Caterpillars come in all shapes, sizes and colours. Some are furry, others have stripes, some even have eye-shaped spots, and it turns out that a large number also have great hearing. ‘Over 30 different species of caterpillars have been noted to respond to a variety of sounds including the human voice, clapping, tuning forks, doors slamming, highway noise and jet aircraft’, says Jayne Yack from Carleton University, Canada. Yet, despite all their thrashing, rearing and freezing on the spot in response to sounds, it wasn't clear what caterpillars are listening out for. ‘While we are aware that many caterpillars respond to sounds, we know little about how or why they hear’, says Yack. As the caterpillars of monarch butterflies (Danaus plexippus) freeze, shorten their bodies and flick their front ends in response to a tuning fork pitched at 250 Hz, Yack and Chantel Taylor decided to find out which frequencies the yellow, white and black caterpillars tune into and how they hear.
Playing short tones ranging in pitch from 50 to 1200 Hz to the caterpillars, Taylor assessed which frequencies set the insects thrashing defensively. Plotting the caterpillars’ reactions on a graph, it was clear that the insects were most sensitive to tones between 100 and 200 Hz, although their hearing ranged from 50 Hz up to 900 Hz. Then, Taylor began searching the insects' bodies for evidence of their ‘ears’. Knowing that Dwight Minnich had suggested in the 1930s that hairs on the insect's body might pick up sounds, Taylor focused on three structures: seven pairs of vibration-sensitive hairs (filiform trichoid sensillae) distributed along the caterpillar's sides, the prothoracic shields on its back and fleshy structures, known as tubercles, at two locations on its flanks. Surgically removing each structure and then testing the caterpillars’ hearing, Taylor quickly ruled out the involvement of the tubercules and shield structures, before eventually narrowing in on two sensilla on the thorax portion (near the head) of the caterpillar's body. And when she visualised the structures with an electron microscope, she could see a 0.5 mm long hair, which would be ideal for detecting sound waves carried by vibrating air molecules.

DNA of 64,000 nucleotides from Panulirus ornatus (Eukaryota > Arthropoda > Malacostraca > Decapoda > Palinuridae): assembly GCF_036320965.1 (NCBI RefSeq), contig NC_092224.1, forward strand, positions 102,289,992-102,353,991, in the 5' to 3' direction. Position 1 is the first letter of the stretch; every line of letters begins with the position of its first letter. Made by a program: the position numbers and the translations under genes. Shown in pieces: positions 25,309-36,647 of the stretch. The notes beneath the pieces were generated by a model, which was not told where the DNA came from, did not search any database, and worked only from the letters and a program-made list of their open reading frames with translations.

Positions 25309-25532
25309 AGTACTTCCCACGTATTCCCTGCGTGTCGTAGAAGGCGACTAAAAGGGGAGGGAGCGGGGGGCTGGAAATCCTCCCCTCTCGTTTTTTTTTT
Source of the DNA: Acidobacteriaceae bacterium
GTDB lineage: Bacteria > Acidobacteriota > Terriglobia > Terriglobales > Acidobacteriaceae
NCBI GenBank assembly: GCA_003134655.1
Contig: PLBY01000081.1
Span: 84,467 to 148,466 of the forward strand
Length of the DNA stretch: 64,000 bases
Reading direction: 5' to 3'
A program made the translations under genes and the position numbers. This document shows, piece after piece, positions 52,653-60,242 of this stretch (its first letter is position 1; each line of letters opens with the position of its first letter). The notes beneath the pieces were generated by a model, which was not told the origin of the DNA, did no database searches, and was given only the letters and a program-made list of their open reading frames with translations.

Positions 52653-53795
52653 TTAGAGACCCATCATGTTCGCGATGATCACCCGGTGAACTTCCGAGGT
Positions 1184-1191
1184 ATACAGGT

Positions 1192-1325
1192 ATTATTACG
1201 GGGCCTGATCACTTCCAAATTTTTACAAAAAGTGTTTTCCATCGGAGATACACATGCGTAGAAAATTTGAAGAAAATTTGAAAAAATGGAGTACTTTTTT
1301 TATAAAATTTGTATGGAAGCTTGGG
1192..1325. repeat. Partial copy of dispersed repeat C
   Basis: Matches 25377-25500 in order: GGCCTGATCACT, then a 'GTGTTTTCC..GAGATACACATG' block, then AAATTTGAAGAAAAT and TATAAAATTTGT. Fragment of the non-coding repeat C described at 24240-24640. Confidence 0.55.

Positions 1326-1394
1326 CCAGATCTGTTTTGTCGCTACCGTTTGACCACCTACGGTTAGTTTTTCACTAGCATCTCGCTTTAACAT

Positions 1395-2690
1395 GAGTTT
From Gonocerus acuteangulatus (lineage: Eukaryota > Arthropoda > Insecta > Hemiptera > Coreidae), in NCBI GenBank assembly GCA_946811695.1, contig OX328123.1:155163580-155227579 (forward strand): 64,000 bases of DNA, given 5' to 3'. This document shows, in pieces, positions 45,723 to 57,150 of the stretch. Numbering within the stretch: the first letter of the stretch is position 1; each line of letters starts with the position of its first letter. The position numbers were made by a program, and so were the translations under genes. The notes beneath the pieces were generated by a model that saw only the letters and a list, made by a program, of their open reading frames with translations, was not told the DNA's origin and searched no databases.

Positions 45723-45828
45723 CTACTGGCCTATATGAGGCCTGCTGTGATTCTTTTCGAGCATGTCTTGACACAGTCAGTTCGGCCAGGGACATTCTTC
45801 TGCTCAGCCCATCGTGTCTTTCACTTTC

But why have monarch butterflies evolved hearing when they aren't exactly known for their conversation? ‘We propose that hearing in monarch larvae functions to protect against aerial insect parasitoids and predators’, says Yack, who explains that the hefty larvae are prone to being consumed from the inside out by the larvae of parasitic insects that lay their eggs on the hapless caterpillars. Yack suggests that the caterpillars may freeze when they hear pitches that sound like an approaching insect to avoid detection, but resort to flailing around when they are at risk of an impending attack. However, Taylor also discovered that the caterpillars can be lulled into a false sense of security, losing interest in lashing out after hearing the same buzz five times, which could place the insects at more risk from predators in noisy environments, such as railways and airports. But Yack adds that forcing pest caterpillars with hearing to drop their defences by repeatedly buzzing them could form the basis of novel green forms of pest control by leaving them vulnerable to predators that might otherwise be vanquished by a quick flick of the head.